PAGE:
Looking for a PhD level person who can read a journal article and respond to a set of questions I have. Good research methodology and statistics is required. Job should take no more than five pages. Again, it is a stratight forward respond to question and not an eassay type job. Here are the questions.
Use the questions as headings thereby breaking up the review responses into sections.
Problem: What is the managerial (practical) problem and main academic (theoretical) purpose behind (underlying) this article? Is the managerial problem important (yes or no)? What is the managerial importance of the article? What is the academic importance of the article? Defend your positions on all of these issues.
Consider Contribution: As indicated by the questions that follow, technical correctness and theoretical coherence are obvious criteria in evaluating an article, but don't forget to consider the overall contribution that the manuscript offers. Is the contribution or the article meaningful, interesting, or important? Defend your position.
Make a case in favor of why you think and/or the authors think that studying the problem is important). In discussing its importance, please consider both its practical and theoretical significances.
Looking at the Theory, is there an untested assumption worth testing?
Central Hypothesis: State the central hypothesis or main proposition expressed/explored? Is your (the central) hypothesis best classified as descriptive, explanatory, or predictive/causal? Does the main hypothesis call for a measure of association or a measure of difference between two or more variables? Defend your position on these issues. What is the theoretical basis of your (the central) hypothesis? Does this hypothesis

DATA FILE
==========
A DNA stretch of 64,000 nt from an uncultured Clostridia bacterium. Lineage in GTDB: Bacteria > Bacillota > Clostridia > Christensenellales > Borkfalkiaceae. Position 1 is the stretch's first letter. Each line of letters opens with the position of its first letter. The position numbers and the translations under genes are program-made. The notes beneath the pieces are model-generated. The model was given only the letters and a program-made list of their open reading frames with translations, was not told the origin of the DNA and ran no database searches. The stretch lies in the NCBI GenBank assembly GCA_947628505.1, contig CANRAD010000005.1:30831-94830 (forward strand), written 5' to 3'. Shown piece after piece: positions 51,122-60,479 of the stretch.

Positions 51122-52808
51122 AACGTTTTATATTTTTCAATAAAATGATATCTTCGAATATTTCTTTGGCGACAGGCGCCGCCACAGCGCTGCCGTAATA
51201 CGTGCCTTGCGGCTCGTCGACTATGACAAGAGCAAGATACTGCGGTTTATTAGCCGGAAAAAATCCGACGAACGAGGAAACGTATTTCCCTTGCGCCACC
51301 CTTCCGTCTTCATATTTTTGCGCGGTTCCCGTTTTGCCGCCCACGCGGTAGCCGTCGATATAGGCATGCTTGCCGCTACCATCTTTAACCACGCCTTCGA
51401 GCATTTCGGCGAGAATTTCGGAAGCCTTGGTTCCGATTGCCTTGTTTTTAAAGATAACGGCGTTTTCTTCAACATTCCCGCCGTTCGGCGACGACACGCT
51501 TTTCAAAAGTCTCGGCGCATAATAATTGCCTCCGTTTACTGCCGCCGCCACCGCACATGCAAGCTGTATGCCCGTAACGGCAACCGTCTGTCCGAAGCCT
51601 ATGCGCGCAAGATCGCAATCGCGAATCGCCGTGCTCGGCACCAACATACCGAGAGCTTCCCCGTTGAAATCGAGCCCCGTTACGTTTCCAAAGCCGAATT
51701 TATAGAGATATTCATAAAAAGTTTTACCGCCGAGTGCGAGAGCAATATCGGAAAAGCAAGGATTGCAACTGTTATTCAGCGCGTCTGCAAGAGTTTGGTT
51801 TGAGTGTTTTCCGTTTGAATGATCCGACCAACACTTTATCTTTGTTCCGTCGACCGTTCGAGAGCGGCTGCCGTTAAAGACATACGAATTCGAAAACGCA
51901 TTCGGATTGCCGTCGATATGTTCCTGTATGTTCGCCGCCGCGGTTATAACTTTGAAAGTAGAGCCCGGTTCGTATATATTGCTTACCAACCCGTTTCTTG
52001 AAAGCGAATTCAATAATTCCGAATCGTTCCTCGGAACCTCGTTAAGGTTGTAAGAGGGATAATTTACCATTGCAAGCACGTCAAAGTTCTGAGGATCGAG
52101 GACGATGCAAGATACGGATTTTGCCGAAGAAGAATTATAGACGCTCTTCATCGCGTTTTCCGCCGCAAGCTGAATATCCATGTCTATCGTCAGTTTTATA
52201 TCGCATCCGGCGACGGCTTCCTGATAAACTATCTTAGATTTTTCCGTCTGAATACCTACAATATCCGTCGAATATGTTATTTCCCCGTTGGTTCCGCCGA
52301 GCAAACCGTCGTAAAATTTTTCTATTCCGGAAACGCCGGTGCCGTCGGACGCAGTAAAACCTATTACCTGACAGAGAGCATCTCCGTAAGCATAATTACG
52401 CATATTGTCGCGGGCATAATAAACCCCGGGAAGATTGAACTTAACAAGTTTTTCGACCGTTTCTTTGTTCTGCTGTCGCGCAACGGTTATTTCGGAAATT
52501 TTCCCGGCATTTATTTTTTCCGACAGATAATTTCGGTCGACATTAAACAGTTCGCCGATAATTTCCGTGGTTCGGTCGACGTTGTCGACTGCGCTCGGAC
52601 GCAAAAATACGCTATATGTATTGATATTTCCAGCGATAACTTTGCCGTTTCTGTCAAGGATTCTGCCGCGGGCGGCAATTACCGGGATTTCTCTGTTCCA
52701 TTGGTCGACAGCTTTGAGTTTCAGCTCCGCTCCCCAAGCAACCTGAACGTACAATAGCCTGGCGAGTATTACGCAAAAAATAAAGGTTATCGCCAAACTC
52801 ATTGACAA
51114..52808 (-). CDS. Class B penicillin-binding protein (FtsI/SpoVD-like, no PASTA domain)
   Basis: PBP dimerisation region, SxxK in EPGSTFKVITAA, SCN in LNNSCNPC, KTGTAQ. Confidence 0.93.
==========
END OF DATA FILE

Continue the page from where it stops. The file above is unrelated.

(1) logically flow from and relate to the theorized constructs and relationships presented as the basis for the research or
(2) was it picked out of thin air?
What is the quality of the references cited? Are those references scholarly and/or relevant to the subject? Show the relationship being described by your (the central) hypothesis (for example, the reliance on advertising revenue causes online media businesses to fail) as a function in which the dependent (effect or criterion) variable(s) is(are) a function of the independent (cause or predictor) variable(s). Sometimes an article shows how causes are interrelated or effects are interrelated. If this is the case in the article you are reviewing, show A to be a function of B and B to be a function of A.
Looking at the Hypotheses, is there a variable that was omitted that might explain why the author did not obtain expected results?
Please limit your statement of your (the central) hypothesis, in which should show the dependent (criterion) variable(s) or Y as a function of the independent (predictor) variable(s) or X, to one sentence. What information do the authors of the article present in support of your chosen hypothesis? Please pick and choose among all the points that the authors make and list only those points that are relevant to your chosen hypothesis.
Research Design: What is the research design? Is it an Experimental Design? Is it a Quasi-Experimental Design? Is it a Correlational Design? Comment on the appropriateness of the design.
Please limit the statement of the research design to one sentence.
Construct Validity/Reliability: Restate your (the central) hypothesis, look for a description of how the cause (that is, the independent (or predictor variable(s)) and the effect (that is, the dependent (or criterion variable(s)) are being measured. For every variable in your central hypothesis comment on:
Face Validity: Do the measures measure what they are supposed to measure?
Internal reliability: Are the measures reliable?
Level of Measurement: What level of measurement is applied to these variables (for example, for each, identify if they are nominal, ordinal, scalar).
Unit of Analysis: What is the unit of analysis (for example, is it individual, group, corporate, societal)? Does the unit of analysis match between variables?